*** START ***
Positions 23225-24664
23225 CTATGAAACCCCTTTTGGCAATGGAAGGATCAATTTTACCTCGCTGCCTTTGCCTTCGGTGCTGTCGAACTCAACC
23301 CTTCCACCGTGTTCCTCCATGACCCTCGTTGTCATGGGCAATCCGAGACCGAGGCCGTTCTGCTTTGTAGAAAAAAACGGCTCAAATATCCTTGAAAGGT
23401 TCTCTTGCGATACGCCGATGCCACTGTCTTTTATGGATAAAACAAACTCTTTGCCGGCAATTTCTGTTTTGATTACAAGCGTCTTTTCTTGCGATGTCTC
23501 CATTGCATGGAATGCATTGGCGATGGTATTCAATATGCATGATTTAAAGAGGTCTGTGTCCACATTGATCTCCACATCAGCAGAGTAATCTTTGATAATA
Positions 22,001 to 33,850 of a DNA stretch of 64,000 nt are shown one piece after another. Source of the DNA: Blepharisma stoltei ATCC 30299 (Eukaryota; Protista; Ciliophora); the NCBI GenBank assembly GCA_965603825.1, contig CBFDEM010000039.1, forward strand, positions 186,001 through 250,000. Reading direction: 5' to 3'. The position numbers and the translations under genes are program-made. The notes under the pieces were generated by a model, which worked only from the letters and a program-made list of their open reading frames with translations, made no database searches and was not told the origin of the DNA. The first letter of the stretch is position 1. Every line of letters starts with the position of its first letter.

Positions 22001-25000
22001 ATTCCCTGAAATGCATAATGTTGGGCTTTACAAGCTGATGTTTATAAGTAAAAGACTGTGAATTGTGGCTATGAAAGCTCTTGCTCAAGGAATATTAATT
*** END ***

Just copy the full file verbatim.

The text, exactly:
Positions 23225-24664
23225 CTATGAAACCCCTTTTGGCAATGGAAGGATCAATTTTACCTCGCTGCCTTTGCCTTCGGTGCTGTCGAACTCAACC
23301 CTTCCACCGTGTTCCTCCATGACCCTCGTTGTCATGGGCAATCCGAGACCGAGGCCGTTCTGCTTTGTAGAAAAAAACGGCTCAAATATCCTTGAAAGGT
23401 TCTCTTGCGATACGCCGATGCCACTGTCTTTTATGGATAAAACAAACTCTTTGCCGGCAATTTCTGTTTTGATTACAAGCGTCTTTTCTTGCGATGTCTC
23501 CATTGCATGGAATGCATTGGCGATGGTATTCAATATGCATGATTTAAAGAGGTCTGTGTCCACATTGATCTCCACATCAGCAGAGTAATCTTTGATAATA
Positions 22,001 to 33,850 of a DNA stretch of 64,000 nt are shown one piece after another. Source of the DNA: Blepharisma stoltei ATCC 30299 (Eukaryota; Protista; Ciliophora); the NCBI GenBank assembly GCA_965603825.1, contig CBFDEM010000039.1, forward strand, positions 186,001 through 250,000. Reading direction: 5' to 3'. The position numbers and the translations under genes are program-made. The notes under the pieces were generated by a model, which worked only from the letters and a program-made list of their open reading frames with translations, made no database searches and was not told the origin of the DNA. The first letter of the stretch is position 1. Every line of letters starts with the position of its first letter.

Positions 22001-25000
22001 ATTCCCTGAAATGCATAATGTTGGGCTTTACAAGCTGATGTTTATAAGTAAAAGACTGTGAATTGTGGCTATGAAAGCTCTTGCTCAAGGAATATTAATT